When we had our USV CEO summit last fall, we kicked it off by asking each founder/CEO to open with the one thing they had learned the hard way during the year. The recurring theme was that they had to let the people they hired do the work even though they wanted to jump in and do it themselves. And as they are all going around the room telling this story over and over, I am thinking "and I want you to jump in and do the work too". Because these are the people who made the thing that got us to invest, the thing that we fell in love with, the thing we believe is big enough to build a business around.
One of my favorite stories is about an entrepreneur I visited in his office away from the office. That he had one is in and of itself is telling. He was playing his acoustic guitar and singing when I arrived and I said "wow. I didn't realize you were such a talented musician". He said, "I am an artist and the most impactful art that my generation can make is websites but I see myself first and foremost as an artist." And I thought, "well it is a shame that you can't hang a website on a wall and move on to the next one."
There are a number of ways to handle this conflict that arises between the maker in you and the manager in you.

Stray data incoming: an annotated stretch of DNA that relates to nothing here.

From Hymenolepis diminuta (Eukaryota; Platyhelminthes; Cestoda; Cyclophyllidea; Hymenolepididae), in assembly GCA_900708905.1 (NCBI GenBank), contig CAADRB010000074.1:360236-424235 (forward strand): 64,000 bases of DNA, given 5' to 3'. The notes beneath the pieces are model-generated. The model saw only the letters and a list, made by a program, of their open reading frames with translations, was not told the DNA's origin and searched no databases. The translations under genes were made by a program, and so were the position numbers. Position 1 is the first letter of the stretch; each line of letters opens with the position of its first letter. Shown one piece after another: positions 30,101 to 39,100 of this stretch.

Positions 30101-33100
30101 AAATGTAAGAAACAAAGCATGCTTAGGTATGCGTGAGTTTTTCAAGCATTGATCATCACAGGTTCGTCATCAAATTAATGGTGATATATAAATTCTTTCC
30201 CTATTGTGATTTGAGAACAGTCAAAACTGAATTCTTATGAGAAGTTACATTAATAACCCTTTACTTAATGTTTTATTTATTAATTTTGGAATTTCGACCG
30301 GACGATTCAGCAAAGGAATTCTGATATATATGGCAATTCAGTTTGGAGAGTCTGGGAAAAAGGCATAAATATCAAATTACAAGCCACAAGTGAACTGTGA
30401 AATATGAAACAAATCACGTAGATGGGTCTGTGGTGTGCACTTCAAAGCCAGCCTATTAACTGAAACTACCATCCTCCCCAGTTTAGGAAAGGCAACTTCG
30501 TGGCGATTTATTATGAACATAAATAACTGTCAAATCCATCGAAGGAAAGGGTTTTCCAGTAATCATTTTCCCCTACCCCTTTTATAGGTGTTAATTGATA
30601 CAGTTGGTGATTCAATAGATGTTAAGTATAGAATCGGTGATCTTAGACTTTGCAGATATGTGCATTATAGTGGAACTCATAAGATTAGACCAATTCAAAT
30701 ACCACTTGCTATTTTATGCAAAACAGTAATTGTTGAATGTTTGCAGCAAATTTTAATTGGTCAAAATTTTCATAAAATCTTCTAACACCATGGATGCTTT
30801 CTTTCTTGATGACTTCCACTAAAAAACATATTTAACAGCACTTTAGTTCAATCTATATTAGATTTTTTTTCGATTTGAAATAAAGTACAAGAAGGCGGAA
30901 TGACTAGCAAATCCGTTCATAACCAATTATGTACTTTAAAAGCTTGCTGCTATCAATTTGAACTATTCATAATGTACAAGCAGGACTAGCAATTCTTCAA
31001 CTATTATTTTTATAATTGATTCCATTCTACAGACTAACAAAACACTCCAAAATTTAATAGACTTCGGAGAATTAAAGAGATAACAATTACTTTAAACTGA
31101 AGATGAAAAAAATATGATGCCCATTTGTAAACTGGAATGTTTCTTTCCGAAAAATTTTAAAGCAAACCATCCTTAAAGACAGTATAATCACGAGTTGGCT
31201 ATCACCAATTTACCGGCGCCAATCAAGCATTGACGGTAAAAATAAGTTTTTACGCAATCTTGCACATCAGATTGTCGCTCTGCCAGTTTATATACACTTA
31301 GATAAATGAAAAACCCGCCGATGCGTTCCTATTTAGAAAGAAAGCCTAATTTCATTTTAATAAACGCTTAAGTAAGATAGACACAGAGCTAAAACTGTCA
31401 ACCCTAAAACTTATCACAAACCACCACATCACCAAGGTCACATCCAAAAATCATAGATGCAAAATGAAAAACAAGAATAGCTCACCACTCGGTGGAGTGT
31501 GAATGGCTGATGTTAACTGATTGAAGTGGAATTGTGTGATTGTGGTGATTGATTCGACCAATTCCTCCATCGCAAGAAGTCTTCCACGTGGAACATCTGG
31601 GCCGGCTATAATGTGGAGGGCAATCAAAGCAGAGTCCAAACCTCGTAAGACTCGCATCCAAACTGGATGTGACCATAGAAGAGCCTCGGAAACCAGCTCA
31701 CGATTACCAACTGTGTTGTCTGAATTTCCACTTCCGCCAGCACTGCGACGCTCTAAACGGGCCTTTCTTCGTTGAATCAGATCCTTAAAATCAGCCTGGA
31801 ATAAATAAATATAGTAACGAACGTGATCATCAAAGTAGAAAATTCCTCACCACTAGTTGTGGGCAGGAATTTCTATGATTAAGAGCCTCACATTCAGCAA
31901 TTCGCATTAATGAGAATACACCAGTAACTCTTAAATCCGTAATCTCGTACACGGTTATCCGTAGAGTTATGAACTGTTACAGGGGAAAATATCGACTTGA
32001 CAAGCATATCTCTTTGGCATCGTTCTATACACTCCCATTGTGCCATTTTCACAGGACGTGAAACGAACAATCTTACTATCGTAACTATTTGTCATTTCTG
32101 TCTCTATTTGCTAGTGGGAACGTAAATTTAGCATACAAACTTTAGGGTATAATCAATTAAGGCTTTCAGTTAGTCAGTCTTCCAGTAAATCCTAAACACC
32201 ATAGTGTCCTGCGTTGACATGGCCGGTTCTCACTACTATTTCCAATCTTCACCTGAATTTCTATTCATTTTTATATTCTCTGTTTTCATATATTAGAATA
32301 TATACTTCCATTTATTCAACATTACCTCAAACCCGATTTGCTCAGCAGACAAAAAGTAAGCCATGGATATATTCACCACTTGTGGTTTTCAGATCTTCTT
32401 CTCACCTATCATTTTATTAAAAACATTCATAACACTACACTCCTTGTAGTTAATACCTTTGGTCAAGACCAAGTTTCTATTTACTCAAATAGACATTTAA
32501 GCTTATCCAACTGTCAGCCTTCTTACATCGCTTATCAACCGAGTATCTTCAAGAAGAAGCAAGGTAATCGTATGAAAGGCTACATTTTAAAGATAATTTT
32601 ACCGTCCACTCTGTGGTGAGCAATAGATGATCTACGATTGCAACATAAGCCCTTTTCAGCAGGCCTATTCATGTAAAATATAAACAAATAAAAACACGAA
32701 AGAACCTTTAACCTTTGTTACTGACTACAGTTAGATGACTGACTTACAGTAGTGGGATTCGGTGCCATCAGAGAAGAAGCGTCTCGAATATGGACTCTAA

Many artists stick to making and hire a manager to focus on their business. Artists that build websites and mobile apps can do that too. In a perfect world, the manager and the maker become partners and operate the enterprise as a duo connected at the hip. The Gotham Gal and I once watched a movie about Valentino and his partner Giancarlo Giammetti and I was struck at how well defined their two roles were in their business endeavors.
You can devote yourself totally and completely to the manager role and hire people to lead the making effort. That is what many of the founder and CEOs in our portfolio have chosen to do, at least in theory. As our CEO Summit discussion pointed out, that approach is riddled with tension and conflict because makers want to make at their core and being a hired maker working for a founder/CEO maker isn't a party. It can work but it will never work perfectly.